Follow me on Twitter @ToddCordell
In this edition of the hotstove, we share our thoughts on the trade that sent Duncan Keith to the Edmonton Oilers in exchange for Caleb Jones and a 3rd round pick.
I think this trade is horrendous for the Edmonton Oilers on so many levels.
For one, Duncan Keith is washed. Completely washed. He hasn’t posted a positive GAR (Goals Above Replacement) since 2018-19. He was at -1.0 in 2019-20, and an astronomically low -7.7 this past season.
Betting on a soon-to-be 38-year-old to turn that around seems overly optimistic, to say the least.
But, for fun, let’s say he finds his footing a little bit and is an OK No. 4 defenseman next year and a No. 5 in 2022-23. I’m skeptical, but we’ll assume he has a bit of gas in the tank.
Is an OK No. 4/5 defenseman worth $5.5 million per season? Absolutely not. And you’re trading positive assets (a young NHL depth defender and a 3rd round pick) for the luxury of drastically overpaying said defenseman.
I don’t mean to rip Keith apart. He was once a truly fantastic player. At this point in his career, though, he is limited. And it’s as likely – or more likely! – he further declines as it is he takes his game up a notch.
Spending positive trade assets when a) there were next to no suitors/teams Keith would waive for and; b) Chicago *wants* out of Keith’s contract is flat-out absurd. Ken Holland makes, what, $5 million per season? You’d think he’d understand leverage. Apparently not!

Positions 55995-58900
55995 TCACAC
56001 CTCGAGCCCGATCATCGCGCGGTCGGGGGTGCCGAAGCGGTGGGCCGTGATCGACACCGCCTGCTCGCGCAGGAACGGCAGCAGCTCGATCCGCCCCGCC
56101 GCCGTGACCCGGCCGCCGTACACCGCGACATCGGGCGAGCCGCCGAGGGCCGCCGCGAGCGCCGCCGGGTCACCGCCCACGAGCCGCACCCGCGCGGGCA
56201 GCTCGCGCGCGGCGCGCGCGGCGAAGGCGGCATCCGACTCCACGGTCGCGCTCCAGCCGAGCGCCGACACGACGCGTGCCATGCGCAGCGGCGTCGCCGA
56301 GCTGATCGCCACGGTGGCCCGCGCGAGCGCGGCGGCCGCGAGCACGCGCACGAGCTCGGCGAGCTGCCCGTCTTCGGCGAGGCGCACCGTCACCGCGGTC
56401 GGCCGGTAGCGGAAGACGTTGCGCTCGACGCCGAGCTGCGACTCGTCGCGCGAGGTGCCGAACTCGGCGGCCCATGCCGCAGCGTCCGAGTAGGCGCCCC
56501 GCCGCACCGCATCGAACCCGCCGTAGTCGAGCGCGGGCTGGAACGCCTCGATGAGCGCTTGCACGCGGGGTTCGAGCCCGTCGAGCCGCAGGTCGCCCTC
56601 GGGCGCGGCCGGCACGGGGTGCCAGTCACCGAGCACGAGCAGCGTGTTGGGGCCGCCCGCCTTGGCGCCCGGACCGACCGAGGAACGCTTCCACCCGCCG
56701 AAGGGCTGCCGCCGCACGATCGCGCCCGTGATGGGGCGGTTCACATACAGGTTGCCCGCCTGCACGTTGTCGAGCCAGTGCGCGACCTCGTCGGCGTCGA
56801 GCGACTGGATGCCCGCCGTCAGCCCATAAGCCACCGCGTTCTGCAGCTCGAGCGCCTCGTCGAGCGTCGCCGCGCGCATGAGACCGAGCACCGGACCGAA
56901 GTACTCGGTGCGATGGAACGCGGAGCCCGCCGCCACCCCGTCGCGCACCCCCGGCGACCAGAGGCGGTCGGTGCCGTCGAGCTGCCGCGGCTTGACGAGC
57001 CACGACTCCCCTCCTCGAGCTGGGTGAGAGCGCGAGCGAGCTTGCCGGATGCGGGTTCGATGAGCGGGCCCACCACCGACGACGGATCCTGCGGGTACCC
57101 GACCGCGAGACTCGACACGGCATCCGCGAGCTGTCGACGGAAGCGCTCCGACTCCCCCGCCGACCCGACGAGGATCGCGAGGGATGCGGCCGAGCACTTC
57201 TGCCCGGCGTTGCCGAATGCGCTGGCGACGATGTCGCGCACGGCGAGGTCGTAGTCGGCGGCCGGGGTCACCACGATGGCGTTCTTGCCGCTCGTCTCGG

Instead of waiting for Chicago to blink, or hanging up the phone and chasing better, younger, players in free agency, he traded assets so he could overpay a 38-year-old defender. It’s mind blowing to me.
A complete waste of cap space at a time where it’s more valuable than ever.
The Oilers have traded Caleb Jones and a third round in exchange for Duncan Keith. With no salary retained it is absolutely horrendous and could be up there in awful trades as the Reinhart deal. Yes that bad. Once again the Oilers have given up on a budding young defenseman way too early and instead are going with "intangibles."
Keith's numbers have been horrible and declining over the past few seasons and his partners do better away from him, even the rookies. This is a bad bad bet by Ken Holland and a massive waste of the cap space that should be building this team to contend now.